If you’ve had a panic attack before, you may live in fear of having another one. You may begin to avoid situations, places, or events that may trigger an attack.

If this sounds familiar to you, you may be living with panic disorder. This condition is a type of anxiety disorder characterized by recurrent panic attacks.

Panic disorder can look different from person to person. You may have frequent panic attacks or have only had a few but live in constant fear that another one will happen.

The exact cause of panic disorder is unknown but there are several factors — including genetics and environmental factors — that may contribute to the condition.

If you’ve had a panic attack, you know that it can feel scary. Some people describe it as feeling like you’re having a heart attack. Your heart races, you may have trouble breathing, and even feel pain in your chest.

Sweating, dizziness, and trembling are also symptoms of panic disorder. Feeling anxiety and fear between attacks is also common when you live with panic disorder.

If you think you may have panic disorder, consider reaching out to a healthcare or mental health professional. Treatment typically includes therapy, medication, or a combination of both. Self-care strategies such as deep breathing exercises, meditation, and mindfulness may also be helpful.

Living with panic disorder can be scary, but with the right treatment and support, you can learn to manage your symptoms.

This brief, time-saving questionnaire is designed for anyone who thinks they may be experiencing symptoms of panic disorder.

The items below will help you determine whether you may need additional help and professional support for your symptoms.

A mental health professional can also help figure out if your issues might be a symptom of panic disorder and recommend treatment if needed.

This online screening is not a definitive tool. It is not designed to diagnose panic disorder or take the place of a professional diagnosis.

You can, however, use this test as a self-screening tool to track your moods. You could also use it to show your doctor how your symptoms have changed from one visit to the next.

Only a trained medical professional, such as a doctor or mental health professional, can help you determine the next best steps for you.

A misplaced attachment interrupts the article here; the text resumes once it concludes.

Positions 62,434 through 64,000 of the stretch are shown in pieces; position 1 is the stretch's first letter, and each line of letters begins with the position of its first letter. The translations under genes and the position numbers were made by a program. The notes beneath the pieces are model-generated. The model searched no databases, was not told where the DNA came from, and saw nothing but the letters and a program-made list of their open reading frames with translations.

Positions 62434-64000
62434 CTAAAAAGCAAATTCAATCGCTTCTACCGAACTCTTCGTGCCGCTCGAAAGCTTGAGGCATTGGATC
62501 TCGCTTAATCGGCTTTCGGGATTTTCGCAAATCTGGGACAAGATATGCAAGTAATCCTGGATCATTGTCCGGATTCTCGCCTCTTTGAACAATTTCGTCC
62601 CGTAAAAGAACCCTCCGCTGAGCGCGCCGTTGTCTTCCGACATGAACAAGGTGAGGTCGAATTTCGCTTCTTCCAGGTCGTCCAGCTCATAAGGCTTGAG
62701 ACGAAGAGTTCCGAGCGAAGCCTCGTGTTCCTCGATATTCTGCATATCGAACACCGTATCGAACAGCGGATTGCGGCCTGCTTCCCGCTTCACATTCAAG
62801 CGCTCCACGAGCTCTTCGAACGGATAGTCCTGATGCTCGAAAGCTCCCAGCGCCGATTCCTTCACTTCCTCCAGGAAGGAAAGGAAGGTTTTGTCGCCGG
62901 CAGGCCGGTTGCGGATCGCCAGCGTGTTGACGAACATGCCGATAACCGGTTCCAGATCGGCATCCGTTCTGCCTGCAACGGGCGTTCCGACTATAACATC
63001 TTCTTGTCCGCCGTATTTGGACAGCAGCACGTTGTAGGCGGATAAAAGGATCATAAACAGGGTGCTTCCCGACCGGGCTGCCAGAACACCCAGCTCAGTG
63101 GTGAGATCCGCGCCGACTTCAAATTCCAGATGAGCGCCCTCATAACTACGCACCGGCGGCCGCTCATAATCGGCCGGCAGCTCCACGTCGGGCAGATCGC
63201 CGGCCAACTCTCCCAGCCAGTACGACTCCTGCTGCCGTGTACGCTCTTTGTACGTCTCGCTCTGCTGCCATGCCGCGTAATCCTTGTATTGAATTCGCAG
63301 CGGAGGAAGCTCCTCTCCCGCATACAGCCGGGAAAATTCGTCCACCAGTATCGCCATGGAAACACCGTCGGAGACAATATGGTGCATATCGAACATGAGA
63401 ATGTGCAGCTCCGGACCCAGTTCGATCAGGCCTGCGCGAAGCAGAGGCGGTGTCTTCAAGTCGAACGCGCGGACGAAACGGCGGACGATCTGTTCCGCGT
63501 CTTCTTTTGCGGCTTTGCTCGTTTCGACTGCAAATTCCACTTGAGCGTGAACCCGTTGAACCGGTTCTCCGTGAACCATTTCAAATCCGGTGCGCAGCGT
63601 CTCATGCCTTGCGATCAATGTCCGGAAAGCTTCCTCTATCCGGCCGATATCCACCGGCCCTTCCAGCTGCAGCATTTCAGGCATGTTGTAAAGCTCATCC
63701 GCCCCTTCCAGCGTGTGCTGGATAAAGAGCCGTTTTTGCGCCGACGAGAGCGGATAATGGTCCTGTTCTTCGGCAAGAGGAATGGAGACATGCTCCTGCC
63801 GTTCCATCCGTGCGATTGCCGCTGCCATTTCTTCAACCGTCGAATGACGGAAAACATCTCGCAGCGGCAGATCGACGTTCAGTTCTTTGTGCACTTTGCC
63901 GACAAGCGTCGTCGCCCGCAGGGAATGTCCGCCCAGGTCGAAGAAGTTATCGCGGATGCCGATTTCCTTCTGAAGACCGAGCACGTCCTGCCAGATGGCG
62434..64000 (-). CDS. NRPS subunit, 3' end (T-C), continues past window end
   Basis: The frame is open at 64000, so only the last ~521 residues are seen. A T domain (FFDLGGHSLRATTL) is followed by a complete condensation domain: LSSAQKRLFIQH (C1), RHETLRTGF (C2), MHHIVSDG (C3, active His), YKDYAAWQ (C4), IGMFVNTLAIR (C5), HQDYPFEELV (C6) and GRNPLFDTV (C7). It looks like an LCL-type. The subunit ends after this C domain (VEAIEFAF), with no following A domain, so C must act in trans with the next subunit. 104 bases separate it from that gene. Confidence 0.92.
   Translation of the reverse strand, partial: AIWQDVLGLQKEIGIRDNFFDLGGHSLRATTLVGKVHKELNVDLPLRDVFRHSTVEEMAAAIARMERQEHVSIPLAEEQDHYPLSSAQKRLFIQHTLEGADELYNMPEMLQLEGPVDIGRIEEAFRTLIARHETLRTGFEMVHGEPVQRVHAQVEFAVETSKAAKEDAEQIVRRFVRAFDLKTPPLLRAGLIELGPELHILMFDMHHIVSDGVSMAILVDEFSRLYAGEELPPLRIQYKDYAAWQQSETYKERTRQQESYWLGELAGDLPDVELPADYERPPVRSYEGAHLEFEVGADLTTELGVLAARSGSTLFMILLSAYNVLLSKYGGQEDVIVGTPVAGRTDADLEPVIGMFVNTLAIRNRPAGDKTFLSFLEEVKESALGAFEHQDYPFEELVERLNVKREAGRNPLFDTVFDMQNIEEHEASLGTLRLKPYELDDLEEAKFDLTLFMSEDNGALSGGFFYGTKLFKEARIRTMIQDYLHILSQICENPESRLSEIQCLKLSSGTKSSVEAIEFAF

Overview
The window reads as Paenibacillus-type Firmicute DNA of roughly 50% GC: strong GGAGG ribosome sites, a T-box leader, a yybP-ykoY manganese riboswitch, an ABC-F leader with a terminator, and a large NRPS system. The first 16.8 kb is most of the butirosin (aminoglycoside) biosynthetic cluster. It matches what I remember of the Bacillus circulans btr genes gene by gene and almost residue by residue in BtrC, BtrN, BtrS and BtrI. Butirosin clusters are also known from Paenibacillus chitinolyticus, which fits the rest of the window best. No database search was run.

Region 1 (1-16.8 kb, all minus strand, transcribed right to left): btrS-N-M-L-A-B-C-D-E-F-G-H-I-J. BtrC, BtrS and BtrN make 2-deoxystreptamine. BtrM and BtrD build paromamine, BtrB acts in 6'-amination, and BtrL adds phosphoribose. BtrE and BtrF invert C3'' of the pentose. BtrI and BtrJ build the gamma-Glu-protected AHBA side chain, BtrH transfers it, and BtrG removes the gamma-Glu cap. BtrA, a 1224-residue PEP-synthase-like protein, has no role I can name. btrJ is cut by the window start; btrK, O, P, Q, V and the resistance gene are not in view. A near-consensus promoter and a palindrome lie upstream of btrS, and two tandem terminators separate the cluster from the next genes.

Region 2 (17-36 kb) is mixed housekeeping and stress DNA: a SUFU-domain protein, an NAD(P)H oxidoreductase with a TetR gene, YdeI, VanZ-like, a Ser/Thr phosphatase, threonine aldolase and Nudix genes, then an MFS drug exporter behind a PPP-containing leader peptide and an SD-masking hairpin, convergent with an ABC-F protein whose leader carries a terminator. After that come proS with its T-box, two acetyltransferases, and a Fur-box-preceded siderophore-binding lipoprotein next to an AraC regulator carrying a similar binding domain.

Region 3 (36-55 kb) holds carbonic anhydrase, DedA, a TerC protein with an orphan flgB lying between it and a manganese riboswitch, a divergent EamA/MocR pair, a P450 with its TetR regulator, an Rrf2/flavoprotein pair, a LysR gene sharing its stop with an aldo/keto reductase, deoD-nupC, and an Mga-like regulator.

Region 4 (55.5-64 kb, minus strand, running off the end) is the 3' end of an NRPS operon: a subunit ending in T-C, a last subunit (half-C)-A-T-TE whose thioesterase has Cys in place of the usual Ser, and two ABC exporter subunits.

How do you test for panic disorder?

Only a mental health professional can diagnose panic disorder. They will likely do a physical exam first to rule out any other conditions that may be causing your symptoms. This may include blood tests and x-rays. You may be also asked about your family history, medications you’re taking, and any past mental health conditions you may have. Once any possible physical causes are ruled out, you may be referred to a mental health professional for further evaluation. A psychological evaluation may be done to help understand your symptoms and determine whether panic disorder is an accurate diagnosis for what you’re experiencing.

What are the 2 signs of a panic disorder?

Symptoms of a panic disorder can be both physical and psychological. Some physical symptoms are chest pain, sweating, rapid or pounding heart (or palpitations), and shortness of breath. Common psychological symptoms may include a fear of dying, a feeling of choking or smothering, and a fear of losing control.

How do I know if I have panic disorder?

Panic disorder is characterized by recurrent panic attacks, a fear another panic attack will happen, or a combination of both. To be diagnosed with panic disorder, you must meet the following criteria:

  • unexpected, recurrent panic attacks
  • an attack followed by 1 month or more of constant concern of additional attacks or what they may cause, or a significant behavior change brought on by the attacks

If these symptoms begin to interfere with your daily life, you may have a panic disorder.